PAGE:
Q From Edward Teague: What is the origin of the term big cheese as in “He’s a big cheese in the rugby world”?
A The big cheese is the most influential or important person in a group, though it has often been used in a derogatory way to refer to somebody self-important. These days, it’s more than likely to appear as a joking reference to a real cheese, since its slang use is rare and definitely outdated.
There’s no shortage of expressions invoking cheese: one may be cheesed off (miserable, annoyed, fed up), or something may be cheesy (cheap, unpleasant or blatantly inauthentic). These refer to the unhappy habit of ripe cheese making its presence known to anyone within sniffing distance.
But big cheese has a quite different origin, based on the only positive slang sense of cheese that seems ever to have existed. This was first recorded in London in the nineteenth century, in forms like he’s the cheese, it’s quite the cheese, just the cheese, or simply the cheese, with the sense of a thing that was “good, first-rate in quality, genuine, pleasant or advantageous” as John Camden Hotten defined it in his Slang Dictionary in 1859.
Cries Rigmaree, rubbing her hands, “that will please —
My ‘Conjuring cap’ — it’s the thing; — it’s ‘the cheese!’”
The Ingoldsby Legends, by R H Barham, 1840. The Revered Richard Barham wrote the legends partly in verse, partly in prose, under the pretence that the antiquarian Thomas Ingoldsby of Tappington Everard in Kent was presenting old documents he had found. The resulting comic and grotesque retellings of medieval legends and tales of crime, witchcraft and the supernatural were first published in the magazine Bentley’s Miscellany from 1837 on. They remained highly popular thoughout the second half of the century — an edition of 1881 sold 60,000 copies on its first day.
Explanations of its origins were often ingenious rather than satisfying:
Just the Cheese. This phrase is only some ten or twelve years old. Its origin was this:—Some desperate witty fellows, by way of giving a comic turn to the phrase “C’est une autre chose,” used to translate it, ‘That is another cheese;’ and after awhile these words became “household words,” and when anything positive or specific was intended to be pointed out, “That’s the cheese” became adopted, which is nearly synonymous with “Just the cheese.”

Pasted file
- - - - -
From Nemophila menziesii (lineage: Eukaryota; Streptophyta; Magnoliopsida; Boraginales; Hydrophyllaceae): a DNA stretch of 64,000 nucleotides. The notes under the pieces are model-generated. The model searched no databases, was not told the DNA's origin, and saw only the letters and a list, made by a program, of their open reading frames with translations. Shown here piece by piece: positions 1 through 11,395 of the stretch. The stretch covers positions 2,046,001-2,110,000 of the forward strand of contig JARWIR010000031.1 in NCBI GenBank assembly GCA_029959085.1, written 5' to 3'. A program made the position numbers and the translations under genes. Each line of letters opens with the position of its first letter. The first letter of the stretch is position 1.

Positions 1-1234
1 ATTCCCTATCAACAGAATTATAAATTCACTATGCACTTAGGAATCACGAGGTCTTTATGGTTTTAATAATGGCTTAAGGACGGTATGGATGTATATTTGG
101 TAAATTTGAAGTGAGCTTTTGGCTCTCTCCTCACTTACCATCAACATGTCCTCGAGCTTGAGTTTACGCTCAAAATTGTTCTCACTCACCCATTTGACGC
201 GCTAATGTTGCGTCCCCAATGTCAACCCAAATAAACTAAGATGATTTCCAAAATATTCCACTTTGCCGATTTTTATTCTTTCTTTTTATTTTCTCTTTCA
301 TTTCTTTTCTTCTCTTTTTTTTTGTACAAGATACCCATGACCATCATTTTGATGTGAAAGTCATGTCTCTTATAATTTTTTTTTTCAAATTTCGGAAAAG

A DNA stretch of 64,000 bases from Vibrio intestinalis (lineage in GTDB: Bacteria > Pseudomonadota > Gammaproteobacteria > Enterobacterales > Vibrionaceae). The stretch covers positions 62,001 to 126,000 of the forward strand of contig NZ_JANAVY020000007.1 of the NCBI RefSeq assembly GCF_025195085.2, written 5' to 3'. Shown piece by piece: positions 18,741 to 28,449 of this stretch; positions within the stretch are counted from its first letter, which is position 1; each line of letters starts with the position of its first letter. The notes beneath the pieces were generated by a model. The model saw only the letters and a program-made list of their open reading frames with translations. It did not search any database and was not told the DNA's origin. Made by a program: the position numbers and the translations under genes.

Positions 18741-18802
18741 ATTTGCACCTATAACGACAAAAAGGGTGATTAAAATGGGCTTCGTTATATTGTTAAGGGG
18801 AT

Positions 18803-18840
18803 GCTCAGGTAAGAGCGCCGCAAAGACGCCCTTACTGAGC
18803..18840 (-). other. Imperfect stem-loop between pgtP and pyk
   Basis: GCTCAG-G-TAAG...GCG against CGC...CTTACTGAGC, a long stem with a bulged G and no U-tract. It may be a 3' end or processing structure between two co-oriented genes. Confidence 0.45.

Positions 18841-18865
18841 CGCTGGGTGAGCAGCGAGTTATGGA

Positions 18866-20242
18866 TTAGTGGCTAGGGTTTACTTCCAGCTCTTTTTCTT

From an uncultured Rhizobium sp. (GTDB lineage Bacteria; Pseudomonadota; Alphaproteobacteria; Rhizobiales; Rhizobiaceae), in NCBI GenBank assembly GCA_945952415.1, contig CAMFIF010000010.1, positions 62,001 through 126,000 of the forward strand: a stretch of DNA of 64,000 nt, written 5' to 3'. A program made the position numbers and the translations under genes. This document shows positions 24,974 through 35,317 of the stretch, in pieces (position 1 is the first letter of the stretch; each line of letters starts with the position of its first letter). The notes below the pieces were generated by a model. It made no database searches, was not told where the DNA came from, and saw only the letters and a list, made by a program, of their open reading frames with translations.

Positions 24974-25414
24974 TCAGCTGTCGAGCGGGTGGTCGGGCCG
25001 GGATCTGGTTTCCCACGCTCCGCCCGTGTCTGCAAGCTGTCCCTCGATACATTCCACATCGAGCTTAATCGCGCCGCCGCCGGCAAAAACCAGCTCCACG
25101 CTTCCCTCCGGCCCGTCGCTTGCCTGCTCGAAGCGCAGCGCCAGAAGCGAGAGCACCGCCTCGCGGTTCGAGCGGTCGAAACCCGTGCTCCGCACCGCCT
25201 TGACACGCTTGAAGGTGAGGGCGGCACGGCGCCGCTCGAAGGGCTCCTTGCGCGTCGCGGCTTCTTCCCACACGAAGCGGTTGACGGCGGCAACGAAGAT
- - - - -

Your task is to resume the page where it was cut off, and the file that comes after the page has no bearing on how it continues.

Notes and Queries, 23 July 1853. The expression is rather older than the writer’s “ten or twelve years”, since the supposed French connection was floated as its origin in the London Guide in 1818. The French phrase means “that’s another thing”. As it happens, another writer in the same journal a month earlier had given what we now accept as the true origin.
Though it seems certain that it had nothing to do with a literal big cheese, Americans often offer one as its origin. This was the Mammoth Cheese that was created for president Thomas Jefferson by the staunchly Republican citizens of Cheshire, a community in western Massachusetts that, like its English county namesake, was famous for its cheese. A Baptist preacher named John Leland conceived the idea of making a vast cheese from one day’s output of the local cows. It turned out to be more than four feet in diameter and weighed 1,235 pounds (561 kg). It arrived at the executive mansion (not yet called the White House) on New Year’s Day 1802 and stayed on display for two years; it is said that slices of it were still being served to guests in 1805. In one episode of the US television series The West Wing appeared Big Block of Cheese Day, in which White House staffers met fringe groups that would not otherwise get a hearing; this refers to a later presentation of an even bigger cheese to Andrew Jackson in 1837; it’s said that he invited passers-by into the White House to sample it.
Notwithstanding this suggested American connection, the most probable source is the Persian or Hindi word chiz, meaning a thing.
The expression used to be common among Anglo-Indians, e.g., “My new Arab is the real chiz”; “These cheroots are the real chiz,” i.e. the real thing. The word may have been an Anglo-Indian importation, and it is difficult otherwise to account for it.
Hobson-Jobson, The Anglo-Indian Dictionary, by Sir Henry Yule and Arthur C Burnell, 1886. Sir Henry was primarily a historical geographer of central Asia and an expert in medieval travel writing. This huge work was therefore something of a sideline, which he completed after Burnell’s death in 1882. Its unique view of the everyday language of British officers in colonial India is so important to scholars that it has proved to be his principal legacy.
An expression with the same meaning that predated the real chiz was indeed the real thing, so it’s probable that Anglo-Indians changed thing to chiz as a bilingual joke. Once returnees from India started to use it in Britain, hearers naturally enough converted the unfamiliar foreign chiz into something more recognisable, and it became cheese.
The phrase big cheese developed from it in early twentieth-century America:
Roosevelt looks like the big cheese. He stands at the head of every preempted party and if the greatest care is not exercised a vote will be cast for him regardless of whether it is the intention or not.
Daily Independent, Monessen, Pennsylvania, 30 October, 1912.
It followed on several other American phrases containing big to describe a person of more than common importance, many with animal or vegetable associations — big bug, big potato, big fish and big toad, which may be echoes of the British English bigwig of the eighteenth century. More recent examples are big shot, big enchilada and big banana.
Like the others, big cheese was by no means always complimentary and often had derisive undertones, no doubt helped along by the influence of other slang meanings of cheese.
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